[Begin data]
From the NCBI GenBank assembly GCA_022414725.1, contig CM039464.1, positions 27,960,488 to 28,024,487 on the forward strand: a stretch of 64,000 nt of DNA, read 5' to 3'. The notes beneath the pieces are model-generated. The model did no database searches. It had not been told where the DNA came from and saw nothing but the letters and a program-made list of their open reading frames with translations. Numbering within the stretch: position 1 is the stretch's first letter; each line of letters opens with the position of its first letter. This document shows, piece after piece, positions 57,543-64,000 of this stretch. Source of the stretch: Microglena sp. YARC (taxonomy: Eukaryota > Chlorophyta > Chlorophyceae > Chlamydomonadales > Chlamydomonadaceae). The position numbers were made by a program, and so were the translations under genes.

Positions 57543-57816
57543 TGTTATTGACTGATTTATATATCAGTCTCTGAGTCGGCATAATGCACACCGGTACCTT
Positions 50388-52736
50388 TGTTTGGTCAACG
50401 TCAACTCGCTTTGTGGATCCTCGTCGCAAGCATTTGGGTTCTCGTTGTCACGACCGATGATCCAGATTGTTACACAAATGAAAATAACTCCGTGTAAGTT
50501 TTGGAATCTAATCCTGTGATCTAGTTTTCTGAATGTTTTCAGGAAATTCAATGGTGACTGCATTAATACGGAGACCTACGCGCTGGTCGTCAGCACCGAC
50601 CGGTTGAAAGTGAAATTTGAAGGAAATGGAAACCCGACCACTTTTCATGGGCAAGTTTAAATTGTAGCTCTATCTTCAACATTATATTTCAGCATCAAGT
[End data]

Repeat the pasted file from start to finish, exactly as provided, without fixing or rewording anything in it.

From the NCBI GenBank assembly GCA_022414725.1, contig CM039464.1, positions 27,960,488 to 28,024,487 on the forward strand: a stretch of 64,000 nt of DNA, read 5' to 3'. The notes beneath the pieces are model-generated. The model did no database searches. It had not been told where the DNA came from and saw nothing but the letters and a program-made list of their open reading frames with translations. Numbering within the stretch: position 1 is the stretch's first letter; each line of letters opens with the position of its first letter. This document shows, piece after piece, positions 57,543-64,000 of this stretch. Source of the stretch: Microglena sp. YARC (taxonomy: Eukaryota > Chlorophyta > Chlorophyceae > Chlamydomonadales > Chlamydomonadaceae). The position numbers were made by a program, and so were the translations under genes.

Positions 57543-57816
57543 TGTTATTGACTGATTTATATATCAGTCTCTGAGTCGGCATAATGCACACCGGTACCTT
Positions 50388-52736
50388 TGTTTGGTCAACG
50401 TCAACTCGCTTTGTGGATCCTCGTCGCAAGCATTTGGGTTCTCGTTGTCACGACCGATGATCCAGATTGTTACACAAATGAAAATAACTCCGTGTAAGTT
50501 TTGGAATCTAATCCTGTGATCTAGTTTTCTGAATGTTTTCAGGAAATTCAATGGTGACTGCATTAATACGGAGACCTACGCGCTGGTCGTCAGCACCGAC
50601 CGGTTGAAAGTGAAATTTGAAGGAAATGGAAACCCGACCACTTTTCATGGGCAAGTTTAAATTGTAGCTCTATCTTCAACATTATATTTCAGCATCAAGT